Do more for children: UNICEF
Urbanisation leaves hundreds of millions of children in cities and towns excluded from vital services, the United Nations Children’s Fund (UNICEF) warns in its report, The State of the World’s Children 2012: Children in an Urban World.
Although, literacy rates in urban areas are higher than in rural areas, children in urban areas are particularly more at risk of dropping out of school early. Slightly over 60% and over 40% of urban and rural areas have left school, with the proportion of those still in school more in rural areas than in the urban areas.
Therefore UNICEF is urging the government to put children at the heart of urban planning and to extend and improve services for all, and while governments at all levels can do more, community-based action is key to success.
Anthony Lake, UNICEF executive director said: “Urbanisation is a fact of life and we must invest more in cities, focusing greater attention on providing services to the children in greatest need.”
More than 50% of the world’s population now lives in urban areas and this number continues to grow as urbanisation is inevitable. By the year 2050, two thirds of the world’s people are expected to live in towns and cities.
Namibia, one of the least densely populated countries in the world, has the majority of its population living in rural areas and like other developing countries, it is experiencing a high movement of people from rural to urban areas. Windhoek was reported to be home to a total urban population of 223,364 in 2001.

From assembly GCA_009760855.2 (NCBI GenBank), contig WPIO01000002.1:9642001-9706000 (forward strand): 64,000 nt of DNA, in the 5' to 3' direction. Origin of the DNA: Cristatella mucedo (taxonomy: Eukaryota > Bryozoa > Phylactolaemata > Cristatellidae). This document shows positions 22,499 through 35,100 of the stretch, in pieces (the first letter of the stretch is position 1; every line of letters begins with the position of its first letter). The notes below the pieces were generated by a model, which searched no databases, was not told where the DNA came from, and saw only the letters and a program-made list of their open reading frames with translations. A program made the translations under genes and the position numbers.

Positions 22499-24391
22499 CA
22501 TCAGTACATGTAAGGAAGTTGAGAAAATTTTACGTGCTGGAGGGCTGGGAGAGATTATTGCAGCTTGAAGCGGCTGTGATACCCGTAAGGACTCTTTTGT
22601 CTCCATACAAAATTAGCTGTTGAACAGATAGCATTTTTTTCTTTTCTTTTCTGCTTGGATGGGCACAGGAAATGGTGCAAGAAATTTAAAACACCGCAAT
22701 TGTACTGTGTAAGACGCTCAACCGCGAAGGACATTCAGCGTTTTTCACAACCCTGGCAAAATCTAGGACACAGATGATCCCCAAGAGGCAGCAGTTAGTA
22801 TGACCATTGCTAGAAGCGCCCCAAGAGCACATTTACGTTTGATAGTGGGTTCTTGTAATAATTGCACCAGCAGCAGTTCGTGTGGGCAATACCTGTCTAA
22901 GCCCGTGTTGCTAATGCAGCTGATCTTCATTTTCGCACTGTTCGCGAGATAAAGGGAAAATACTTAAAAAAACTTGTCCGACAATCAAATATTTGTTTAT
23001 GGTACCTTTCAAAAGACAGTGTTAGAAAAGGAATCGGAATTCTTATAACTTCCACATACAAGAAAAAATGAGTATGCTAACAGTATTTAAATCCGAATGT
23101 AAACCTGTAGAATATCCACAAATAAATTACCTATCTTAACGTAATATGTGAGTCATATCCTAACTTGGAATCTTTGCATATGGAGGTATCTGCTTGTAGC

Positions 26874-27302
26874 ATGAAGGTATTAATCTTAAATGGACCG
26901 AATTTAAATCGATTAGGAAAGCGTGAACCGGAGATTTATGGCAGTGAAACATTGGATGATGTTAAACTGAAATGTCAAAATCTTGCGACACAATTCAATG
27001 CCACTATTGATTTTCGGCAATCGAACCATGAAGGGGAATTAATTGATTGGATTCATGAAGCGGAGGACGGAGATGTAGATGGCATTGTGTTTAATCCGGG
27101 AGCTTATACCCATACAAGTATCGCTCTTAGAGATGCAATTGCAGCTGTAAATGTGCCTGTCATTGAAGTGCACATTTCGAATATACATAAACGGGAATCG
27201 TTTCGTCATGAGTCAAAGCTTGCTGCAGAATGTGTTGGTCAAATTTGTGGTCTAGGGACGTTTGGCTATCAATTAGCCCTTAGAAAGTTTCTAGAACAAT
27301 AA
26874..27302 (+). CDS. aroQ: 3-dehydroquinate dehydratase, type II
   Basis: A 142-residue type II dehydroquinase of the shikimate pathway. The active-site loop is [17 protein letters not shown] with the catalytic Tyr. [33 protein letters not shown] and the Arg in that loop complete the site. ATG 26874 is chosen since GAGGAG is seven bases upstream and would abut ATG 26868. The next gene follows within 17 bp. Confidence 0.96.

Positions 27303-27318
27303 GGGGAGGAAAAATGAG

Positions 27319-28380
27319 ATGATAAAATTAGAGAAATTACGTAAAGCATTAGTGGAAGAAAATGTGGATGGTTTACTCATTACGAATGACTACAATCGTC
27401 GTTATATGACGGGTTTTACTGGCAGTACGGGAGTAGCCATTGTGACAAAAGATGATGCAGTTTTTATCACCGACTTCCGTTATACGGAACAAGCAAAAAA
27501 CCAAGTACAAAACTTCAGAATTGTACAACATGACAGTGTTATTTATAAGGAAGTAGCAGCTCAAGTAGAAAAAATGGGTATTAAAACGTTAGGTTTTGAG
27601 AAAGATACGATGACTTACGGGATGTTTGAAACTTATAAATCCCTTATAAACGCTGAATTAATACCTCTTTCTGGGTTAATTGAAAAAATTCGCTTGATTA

With an annual rate of approximately 2%, the country’s capital is expected to comprise about 25% of the national population by 2030 with an estimated population of over 800,000.
In addition, in regions like the Ohangwena , Omusati, Oshana, and the Oshikoto populations have continued to grow steadily since independence. The Oshakati population at independence was 25 000, but by 2009 it had doubled to 50 000.
Approximately one-third of urban inhabitants is reported to live in informal settlements. This presents a critical challenge related to poverty, employment, access to clean drinking water, sanitation, health and education.
The report calls for greater recognition of community-based efforts to tackle urban poverty and gives examples of effective partnerships with the urban poor, including children and adolescents.